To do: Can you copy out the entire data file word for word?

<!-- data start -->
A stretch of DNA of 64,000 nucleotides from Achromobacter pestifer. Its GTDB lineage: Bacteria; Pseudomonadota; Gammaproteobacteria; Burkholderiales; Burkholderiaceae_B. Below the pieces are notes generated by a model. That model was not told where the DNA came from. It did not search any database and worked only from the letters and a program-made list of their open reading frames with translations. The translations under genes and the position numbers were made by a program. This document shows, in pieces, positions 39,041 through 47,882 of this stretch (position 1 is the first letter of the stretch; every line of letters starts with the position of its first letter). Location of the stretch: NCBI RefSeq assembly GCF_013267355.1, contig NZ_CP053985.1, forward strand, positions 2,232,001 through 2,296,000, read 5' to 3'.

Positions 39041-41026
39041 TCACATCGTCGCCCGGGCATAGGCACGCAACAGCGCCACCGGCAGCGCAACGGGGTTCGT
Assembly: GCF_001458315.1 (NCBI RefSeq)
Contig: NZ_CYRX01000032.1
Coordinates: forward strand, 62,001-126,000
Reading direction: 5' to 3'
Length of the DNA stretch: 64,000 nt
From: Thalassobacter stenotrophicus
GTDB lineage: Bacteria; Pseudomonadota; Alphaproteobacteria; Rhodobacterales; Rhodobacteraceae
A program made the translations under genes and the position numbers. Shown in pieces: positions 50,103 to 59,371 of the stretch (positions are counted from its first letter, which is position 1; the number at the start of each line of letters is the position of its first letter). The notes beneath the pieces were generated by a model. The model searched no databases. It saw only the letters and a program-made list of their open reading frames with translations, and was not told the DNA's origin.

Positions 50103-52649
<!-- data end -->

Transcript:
A stretch of DNA of 64,000 nucleotides from Achromobacter pestifer. Its GTDB lineage: Bacteria; Pseudomonadota; Gammaproteobacteria; Burkholderiales; Burkholderiaceae_B. Below the pieces are notes generated by a model. That model was not told where the DNA came from. It did not search any database and worked only from the letters and a program-made list of their open reading frames with translations. The translations under genes and the position numbers were made by a program. This document shows, in pieces, positions 39,041 through 47,882 of this stretch (position 1 is the first letter of the stretch; every line of letters starts with the position of its first letter). Location of the stretch: NCBI RefSeq assembly GCF_013267355.1, contig NZ_CP053985.1, forward strand, positions 2,232,001 through 2,296,000, read 5' to 3'.

Positions 39041-41026
39041 TCACATCGTCGCCCGGGCATAGGCACGCAACAGCGCCACCGGCAGCGCAACGGGGTTCGT
Assembly: GCF_001458315.1 (NCBI RefSeq)
Contig: NZ_CYRX01000032.1
Coordinates: forward strand, 62,001-126,000
Reading direction: 5' to 3'
Length of the DNA stretch: 64,000 nt
From: Thalassobacter stenotrophicus
GTDB lineage: Bacteria; Pseudomonadota; Alphaproteobacteria; Rhodobacterales; Rhodobacteraceae
A program made the translations under genes and the position numbers. Shown in pieces: positions 50,103 to 59,371 of the stretch (positions are counted from its first letter, which is position 1; the number at the start of each line of letters is the position of its first letter). The notes beneath the pieces were generated by a model. The model searched no databases. It saw only the letters and a program-made list of their open reading frames with translations, and was not told the DNA's origin.

Positions 50103-52649